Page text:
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Pediatric And Adolescent Chest Pain

August 2007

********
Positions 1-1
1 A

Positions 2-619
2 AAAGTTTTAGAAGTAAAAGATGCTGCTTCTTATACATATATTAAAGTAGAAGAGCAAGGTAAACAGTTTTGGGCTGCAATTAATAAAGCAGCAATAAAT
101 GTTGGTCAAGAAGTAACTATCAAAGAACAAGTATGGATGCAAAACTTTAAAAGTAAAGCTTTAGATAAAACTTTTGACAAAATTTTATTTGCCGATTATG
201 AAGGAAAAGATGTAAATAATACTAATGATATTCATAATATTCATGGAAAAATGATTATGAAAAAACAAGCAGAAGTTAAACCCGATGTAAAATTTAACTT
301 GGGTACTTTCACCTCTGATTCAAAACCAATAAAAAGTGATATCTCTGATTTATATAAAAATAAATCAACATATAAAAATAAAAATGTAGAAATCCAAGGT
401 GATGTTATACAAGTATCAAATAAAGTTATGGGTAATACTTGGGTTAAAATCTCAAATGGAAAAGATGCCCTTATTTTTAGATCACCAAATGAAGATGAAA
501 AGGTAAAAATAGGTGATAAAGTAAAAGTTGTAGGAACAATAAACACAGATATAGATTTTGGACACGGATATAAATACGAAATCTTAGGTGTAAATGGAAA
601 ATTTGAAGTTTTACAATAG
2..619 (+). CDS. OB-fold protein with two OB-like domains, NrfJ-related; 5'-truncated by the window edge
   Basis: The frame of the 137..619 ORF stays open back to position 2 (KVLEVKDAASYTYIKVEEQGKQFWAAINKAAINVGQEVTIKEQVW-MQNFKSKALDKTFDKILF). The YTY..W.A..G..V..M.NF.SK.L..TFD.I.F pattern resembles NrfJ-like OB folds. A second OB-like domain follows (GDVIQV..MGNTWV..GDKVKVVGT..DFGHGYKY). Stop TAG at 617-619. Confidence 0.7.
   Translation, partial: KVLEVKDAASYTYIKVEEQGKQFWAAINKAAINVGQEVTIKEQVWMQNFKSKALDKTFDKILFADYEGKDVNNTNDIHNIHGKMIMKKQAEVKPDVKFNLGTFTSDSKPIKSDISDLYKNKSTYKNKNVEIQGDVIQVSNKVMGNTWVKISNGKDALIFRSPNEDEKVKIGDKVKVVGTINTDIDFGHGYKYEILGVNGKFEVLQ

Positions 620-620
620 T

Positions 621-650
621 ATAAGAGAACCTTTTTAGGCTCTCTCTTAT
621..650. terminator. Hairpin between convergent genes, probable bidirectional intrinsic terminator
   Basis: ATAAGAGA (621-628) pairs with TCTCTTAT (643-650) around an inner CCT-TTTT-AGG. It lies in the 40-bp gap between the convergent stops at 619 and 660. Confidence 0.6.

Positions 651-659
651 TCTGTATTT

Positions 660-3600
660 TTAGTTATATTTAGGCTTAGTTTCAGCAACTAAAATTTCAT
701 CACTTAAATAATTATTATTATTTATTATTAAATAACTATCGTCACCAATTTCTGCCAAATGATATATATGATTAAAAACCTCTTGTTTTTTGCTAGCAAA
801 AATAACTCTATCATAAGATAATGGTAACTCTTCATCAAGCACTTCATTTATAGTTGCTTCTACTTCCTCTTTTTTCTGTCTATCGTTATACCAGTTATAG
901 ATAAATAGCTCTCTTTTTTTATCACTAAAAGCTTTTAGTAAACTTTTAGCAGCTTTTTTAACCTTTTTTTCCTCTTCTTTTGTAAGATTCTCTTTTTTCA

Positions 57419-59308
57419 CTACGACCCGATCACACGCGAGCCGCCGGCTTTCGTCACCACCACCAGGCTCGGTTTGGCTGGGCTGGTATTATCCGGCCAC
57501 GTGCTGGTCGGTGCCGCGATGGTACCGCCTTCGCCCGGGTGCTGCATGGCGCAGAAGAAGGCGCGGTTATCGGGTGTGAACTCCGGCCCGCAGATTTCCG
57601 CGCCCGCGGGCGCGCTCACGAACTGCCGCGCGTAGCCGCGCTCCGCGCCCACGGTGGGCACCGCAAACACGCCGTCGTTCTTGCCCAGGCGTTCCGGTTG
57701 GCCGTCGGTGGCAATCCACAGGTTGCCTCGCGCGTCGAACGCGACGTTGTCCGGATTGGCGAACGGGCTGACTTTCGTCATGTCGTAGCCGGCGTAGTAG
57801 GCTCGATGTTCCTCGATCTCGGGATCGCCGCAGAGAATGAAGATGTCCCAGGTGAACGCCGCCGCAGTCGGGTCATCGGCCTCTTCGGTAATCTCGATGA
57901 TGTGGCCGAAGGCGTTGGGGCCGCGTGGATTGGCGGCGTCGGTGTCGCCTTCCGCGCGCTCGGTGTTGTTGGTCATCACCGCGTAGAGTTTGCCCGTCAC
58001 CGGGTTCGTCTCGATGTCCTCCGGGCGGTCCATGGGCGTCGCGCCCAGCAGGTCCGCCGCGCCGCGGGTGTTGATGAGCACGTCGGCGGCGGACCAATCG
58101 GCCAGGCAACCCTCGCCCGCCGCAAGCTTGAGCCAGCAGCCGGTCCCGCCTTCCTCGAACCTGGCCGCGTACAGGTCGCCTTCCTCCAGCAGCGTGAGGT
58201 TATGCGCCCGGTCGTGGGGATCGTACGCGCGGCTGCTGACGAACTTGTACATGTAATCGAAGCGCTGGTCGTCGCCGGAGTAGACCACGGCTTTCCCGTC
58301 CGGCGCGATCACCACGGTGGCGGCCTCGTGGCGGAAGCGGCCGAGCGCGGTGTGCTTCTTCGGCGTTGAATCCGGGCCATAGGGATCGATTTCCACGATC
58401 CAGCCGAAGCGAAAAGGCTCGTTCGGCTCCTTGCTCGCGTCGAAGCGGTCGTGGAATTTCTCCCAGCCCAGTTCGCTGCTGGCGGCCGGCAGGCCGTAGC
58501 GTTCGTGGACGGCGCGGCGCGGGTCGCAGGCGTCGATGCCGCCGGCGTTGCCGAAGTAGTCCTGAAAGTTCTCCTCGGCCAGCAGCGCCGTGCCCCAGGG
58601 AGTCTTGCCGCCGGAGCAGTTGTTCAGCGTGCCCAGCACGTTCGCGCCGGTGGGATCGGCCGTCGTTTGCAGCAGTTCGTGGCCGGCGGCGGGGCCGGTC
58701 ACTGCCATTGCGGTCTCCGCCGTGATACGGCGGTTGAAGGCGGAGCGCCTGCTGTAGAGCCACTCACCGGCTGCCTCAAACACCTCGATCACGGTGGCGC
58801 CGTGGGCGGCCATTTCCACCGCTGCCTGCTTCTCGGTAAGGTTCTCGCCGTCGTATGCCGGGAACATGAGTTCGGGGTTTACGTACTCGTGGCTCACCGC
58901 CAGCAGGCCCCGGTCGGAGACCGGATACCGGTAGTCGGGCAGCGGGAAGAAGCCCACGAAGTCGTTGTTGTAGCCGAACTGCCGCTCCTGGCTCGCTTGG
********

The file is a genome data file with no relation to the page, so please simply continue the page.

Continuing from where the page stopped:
The skilled emergency clinician will not dismiss the complaint of chest pain because of the impression that it is rarely serious. While it is true that most children complaining of chest pain do not have a life-threatening condition, there are notable exceptions. The mandate of the emergency physician is to identify the child with a life-threatening condition in a sea of benignity. The purpose of this article, therefore, is to present an overview of the many causes of chest pain in children which should be considered, even if most can be excluded through a careful history and physical exam. What remains undiagnosed cannot be treated. While this review will focus and place disproportionate emphasis on serious causes of pediatric chest pain, the low likelihood of these diseases should be kept in context. Reassurance is important after the evaluation, and close attention should be paid to what are frequently subtle clues in the history, on the physical exam, and in the few diagnostic tests likely to be ordered in the emergency department. As with many conditions presenting to the emergency department, even if the likelihood of serious disease may be small, the implication of misdiagnosis is extremely high (e.g., aortic dissection, subarachnoid hemorrhage, meningococcemia).
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